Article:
In our early years, much of TMT’s identity was formed through our unabashed championing of so-called “noise music.” But noise in this age of hyper-mediation and decentralized networking is not simply a marketing keyword for a strand of music that had actually existed in various permutations for decades. These days, what we often describe as noise is a sweeping, persistent phenomenon, a swallowing constant that’s difficult to describe succinctly but always felt comprehensively. Within this noise, we are required to fashion performances that are oftentimes only legitimized through naive political framing, and we come out with wild distortions of culture and warped views about our roles within it: fetishized surprise releases, dance memes literally created by companies, co-opted event albums — instantaneous value creation.
This year, we won’t be shaping our list of favorites into a narrative. Any narrative is always already corrupted (not a bad thing). Instead, at the end of 2016, in a moment when we sometimes prioritize who we are over what we do, when we forget that the political process has never been civil, when we’ve become so desensitized to ongoing institutionalized, structural murder, we could probably use some self-reflection, a humble reminder of what it means to be social animals who happen to love making noise, musical or not. Because sometimes what constitutes the sounds of the year have nothing to do with our favorite music. Sometimes the sounds arrive as an “incongruously cheerful” symphony of muffled ringtones soundtracking tragedy. Sometimes they’re the creepyharmonies of algorithms, robots, and AI technology (which can now also write novels, create movies, kill people, oversee political campaigns, and become “Hitler-loving sex robots”). Sometimes it’s the noise from social media — whether it’s about protecting water, something about pizza, or the brave documentation of an unjustified death — or simply the noise as heard through our own curiosity, persistence, innovation, and risk-taking.
But whatever was upsetting about the noise in 2016 can still be reframed, however cautiously. As ideologies were set ablaze in both literal and metaphorical ways, we were reminded that this earth is populated first and foremost by people — human bodies — not ideas. 2016 was terrifying and weird and utterly exhausting, all of us partially brought to heel by mediums through which some of us might’ve hoped would “save us,” a reckoning that at its least harmful bruised only egos as we simultaneously retreated in disgust and worked toward something resembling a post-truth unification. It was our 2016, the horror a little closer to home this time, but in my opinion as dreadful and as inspiring as any other year. So strange, so real: whatever 2016 might’ve signified politically or aesthetically could maybe, possibly be the initial rumblings of a new world, a bubbling fulfillment of a promise that we never realized we were being ushered toward all along. –Mr P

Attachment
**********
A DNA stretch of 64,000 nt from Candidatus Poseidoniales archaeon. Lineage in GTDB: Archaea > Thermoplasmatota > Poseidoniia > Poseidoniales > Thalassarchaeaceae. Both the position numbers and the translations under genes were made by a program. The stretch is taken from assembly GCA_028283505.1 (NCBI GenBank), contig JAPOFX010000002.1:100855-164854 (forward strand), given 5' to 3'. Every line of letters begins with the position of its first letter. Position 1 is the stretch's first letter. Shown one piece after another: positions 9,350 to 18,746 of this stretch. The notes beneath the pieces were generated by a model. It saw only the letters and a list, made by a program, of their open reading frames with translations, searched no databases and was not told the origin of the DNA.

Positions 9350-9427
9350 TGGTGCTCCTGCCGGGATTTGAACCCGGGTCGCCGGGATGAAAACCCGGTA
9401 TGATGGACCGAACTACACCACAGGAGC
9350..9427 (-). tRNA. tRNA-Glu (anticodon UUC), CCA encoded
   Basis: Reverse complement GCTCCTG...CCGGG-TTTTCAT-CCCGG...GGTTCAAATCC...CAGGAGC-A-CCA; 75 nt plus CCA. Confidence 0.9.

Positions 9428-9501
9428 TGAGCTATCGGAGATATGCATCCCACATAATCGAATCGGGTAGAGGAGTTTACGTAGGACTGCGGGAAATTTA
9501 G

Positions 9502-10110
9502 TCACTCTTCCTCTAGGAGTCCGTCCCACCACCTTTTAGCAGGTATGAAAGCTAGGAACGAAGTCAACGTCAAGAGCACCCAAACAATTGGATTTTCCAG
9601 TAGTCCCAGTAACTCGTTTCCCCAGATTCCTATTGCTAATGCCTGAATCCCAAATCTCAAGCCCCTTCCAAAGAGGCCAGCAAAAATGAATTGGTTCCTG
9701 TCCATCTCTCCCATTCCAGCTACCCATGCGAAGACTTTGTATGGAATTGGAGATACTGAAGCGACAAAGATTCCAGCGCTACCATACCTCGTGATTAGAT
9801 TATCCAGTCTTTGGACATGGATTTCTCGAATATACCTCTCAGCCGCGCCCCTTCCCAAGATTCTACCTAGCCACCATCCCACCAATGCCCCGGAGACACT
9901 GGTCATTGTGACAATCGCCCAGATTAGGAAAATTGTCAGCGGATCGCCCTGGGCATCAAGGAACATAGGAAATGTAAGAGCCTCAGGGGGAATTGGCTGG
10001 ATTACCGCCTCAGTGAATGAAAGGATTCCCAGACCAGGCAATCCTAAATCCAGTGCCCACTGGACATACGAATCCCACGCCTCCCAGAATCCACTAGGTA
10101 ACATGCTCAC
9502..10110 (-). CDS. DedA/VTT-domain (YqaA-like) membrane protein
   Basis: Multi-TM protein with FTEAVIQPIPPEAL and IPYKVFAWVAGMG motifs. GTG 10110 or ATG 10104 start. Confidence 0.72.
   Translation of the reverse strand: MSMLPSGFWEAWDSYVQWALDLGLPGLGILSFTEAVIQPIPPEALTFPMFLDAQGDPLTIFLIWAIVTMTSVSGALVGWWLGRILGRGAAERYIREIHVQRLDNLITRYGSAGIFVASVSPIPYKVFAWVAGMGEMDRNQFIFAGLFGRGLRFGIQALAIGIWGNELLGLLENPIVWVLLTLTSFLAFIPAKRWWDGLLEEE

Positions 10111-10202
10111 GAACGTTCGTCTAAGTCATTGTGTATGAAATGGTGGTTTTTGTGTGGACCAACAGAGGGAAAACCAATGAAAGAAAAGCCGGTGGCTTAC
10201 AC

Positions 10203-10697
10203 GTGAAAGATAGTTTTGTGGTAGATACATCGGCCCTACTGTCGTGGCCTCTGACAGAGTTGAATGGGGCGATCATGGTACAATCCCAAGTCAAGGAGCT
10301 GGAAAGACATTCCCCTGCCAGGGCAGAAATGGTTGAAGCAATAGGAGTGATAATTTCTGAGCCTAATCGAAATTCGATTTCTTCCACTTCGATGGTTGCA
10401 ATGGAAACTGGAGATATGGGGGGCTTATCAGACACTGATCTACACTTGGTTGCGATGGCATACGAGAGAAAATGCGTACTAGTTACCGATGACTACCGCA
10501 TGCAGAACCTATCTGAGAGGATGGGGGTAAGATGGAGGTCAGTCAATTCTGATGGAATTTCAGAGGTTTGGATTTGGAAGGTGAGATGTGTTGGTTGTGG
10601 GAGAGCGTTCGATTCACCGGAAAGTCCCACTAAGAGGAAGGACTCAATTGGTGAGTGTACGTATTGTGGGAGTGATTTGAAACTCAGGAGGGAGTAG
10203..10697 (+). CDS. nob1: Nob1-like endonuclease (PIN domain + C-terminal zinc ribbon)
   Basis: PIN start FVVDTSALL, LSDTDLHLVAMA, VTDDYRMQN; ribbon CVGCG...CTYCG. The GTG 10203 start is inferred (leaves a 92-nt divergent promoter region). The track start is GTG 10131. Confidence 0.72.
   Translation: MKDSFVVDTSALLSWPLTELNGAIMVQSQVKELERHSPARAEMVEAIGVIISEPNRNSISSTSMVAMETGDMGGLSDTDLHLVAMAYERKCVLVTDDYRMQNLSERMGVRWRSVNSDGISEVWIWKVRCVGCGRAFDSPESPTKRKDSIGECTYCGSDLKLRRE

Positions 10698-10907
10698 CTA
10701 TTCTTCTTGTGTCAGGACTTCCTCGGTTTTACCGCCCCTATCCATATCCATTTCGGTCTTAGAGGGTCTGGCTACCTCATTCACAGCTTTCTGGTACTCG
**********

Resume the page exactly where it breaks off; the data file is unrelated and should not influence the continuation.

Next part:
A Love Story 4 @deezius, neo, chuk, e, milkleaves, angel, ISIS, + every1else…. and most of all MY DAMN SELF
Stretching the boundaries of ballad work and symphonic noise, N-Prolenta’s A Love Story… headlined a stacked year for PTP (f.k.a. Purple Tape Pedigree) with an angelic, heart-direct study in iconography and neoliberalism (re: Rafael Lubner). Political and biotechnics aside, A Love Story felt at home in 2016, simply bedroom-eyed at face value, with serpentwithfeet, Chino Amobi, and Dedekind Cut all sharing a power-questioning, noise-and-drone-centric pop spirituality. The spacious, occasional heavenly movements from N-Prolenta differed from the accompanying 2016 works (Driks Ultra Three and Dviance collaboration STRIATED INATTENTION AND A CRIPPLED BLISSING), but stacking up action and horror flicks too high gets dangerous. That’s why there was romance — A Love Story. –Monet Maker
Music for Public Ensemble
What is my shell? It’s meant as a defense, but also as a home. A place I can retreat into when I feel overwhelmed, bombarded, or just tired. Crucially, it isn’t all of me, only what I show. It’s what people see when they notice me. What composes it? It’s composed of thousands of smaller shells, and it can change shape and size and color as I wish. As I grow, as I move, I gather new shells, and I shed old ones so that others can find solace in them. How are your tendons? Mine hurt sometimes, especially on long days of searching. For me, finding release is a solitary exercise, but finding total solitude can be its own exhausting feat sometimes. What do you carry outside your tongue? Despite my inwardness, my breath lives outside of my shell. It’s recyclable, its existence no longer bound once it leaves my shell. It’s part of a chorus that is always performing. I am part of a chorus that is always performing: A Music For Public Ensemble. A boy birthed on a beach spends his lifetime walking, collecting shells, tossing away shells, inhaling, exhaling, performing. Each morning, when he cracks open his eyelids, brushing away secretions of sand and pearls, his composition is different. And has his character changed?–Jackson Scott
Honor Killed the Samurai